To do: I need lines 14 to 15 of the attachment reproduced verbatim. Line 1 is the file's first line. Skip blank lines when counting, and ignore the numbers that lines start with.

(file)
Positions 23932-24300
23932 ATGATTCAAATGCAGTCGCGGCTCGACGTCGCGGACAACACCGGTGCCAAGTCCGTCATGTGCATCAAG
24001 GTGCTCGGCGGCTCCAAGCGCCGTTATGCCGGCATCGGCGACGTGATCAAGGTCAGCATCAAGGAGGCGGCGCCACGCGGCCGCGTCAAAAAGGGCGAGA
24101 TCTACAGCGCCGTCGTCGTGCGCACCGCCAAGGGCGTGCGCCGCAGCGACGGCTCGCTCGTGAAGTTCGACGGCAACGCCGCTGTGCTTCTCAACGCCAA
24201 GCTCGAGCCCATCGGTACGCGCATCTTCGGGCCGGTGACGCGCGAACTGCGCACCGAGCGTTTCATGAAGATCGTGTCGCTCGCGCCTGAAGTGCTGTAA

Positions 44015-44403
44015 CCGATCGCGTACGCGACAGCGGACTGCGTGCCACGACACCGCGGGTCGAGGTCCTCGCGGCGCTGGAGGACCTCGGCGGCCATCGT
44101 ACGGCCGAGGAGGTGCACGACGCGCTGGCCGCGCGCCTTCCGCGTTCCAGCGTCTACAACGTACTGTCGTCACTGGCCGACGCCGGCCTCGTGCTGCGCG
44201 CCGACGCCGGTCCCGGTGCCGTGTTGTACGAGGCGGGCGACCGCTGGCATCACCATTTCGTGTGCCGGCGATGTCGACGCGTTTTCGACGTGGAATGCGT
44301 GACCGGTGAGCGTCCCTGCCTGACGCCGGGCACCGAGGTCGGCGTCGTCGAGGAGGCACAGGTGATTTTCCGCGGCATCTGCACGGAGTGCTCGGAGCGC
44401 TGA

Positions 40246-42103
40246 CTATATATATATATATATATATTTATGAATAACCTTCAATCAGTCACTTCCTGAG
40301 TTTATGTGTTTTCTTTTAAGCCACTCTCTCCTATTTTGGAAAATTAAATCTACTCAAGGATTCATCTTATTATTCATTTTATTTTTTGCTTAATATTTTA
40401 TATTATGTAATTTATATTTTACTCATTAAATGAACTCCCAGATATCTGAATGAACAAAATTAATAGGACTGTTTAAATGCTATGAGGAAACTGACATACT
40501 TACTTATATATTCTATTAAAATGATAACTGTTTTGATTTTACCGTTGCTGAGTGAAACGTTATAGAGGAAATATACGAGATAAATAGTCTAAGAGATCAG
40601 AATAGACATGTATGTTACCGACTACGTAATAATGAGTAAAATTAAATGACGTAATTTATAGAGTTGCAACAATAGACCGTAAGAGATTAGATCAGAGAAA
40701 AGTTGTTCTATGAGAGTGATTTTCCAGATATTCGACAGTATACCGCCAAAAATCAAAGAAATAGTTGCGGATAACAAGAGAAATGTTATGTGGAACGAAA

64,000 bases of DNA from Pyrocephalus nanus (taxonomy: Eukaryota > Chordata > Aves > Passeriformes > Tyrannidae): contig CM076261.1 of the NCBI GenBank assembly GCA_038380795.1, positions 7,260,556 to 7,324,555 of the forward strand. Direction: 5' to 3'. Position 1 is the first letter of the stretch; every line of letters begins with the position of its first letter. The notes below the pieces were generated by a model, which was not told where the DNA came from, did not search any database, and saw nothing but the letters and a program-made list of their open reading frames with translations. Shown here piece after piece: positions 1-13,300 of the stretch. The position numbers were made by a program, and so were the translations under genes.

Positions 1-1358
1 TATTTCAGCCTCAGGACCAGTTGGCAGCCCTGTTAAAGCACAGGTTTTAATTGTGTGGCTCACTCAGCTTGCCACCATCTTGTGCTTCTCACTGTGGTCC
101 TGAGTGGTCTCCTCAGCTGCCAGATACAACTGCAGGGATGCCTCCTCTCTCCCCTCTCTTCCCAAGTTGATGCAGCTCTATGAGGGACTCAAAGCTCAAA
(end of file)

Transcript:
40301 TTTATGTGTTTTCTTTTAAGCCACTCTCTCCTATTTTGGAAAATTAAATCTACTCAAGGATTCATCTTATTATTCATTTTATTTTTTGCTTAATATTTTA
40401 TATTATGTAATTTATATTTTACTCATTAAATGAACTCCCAGATATCTGAATGAACAAAATTAATAGGACTGTTTAAATGCTATGAGGAAACTGACATACT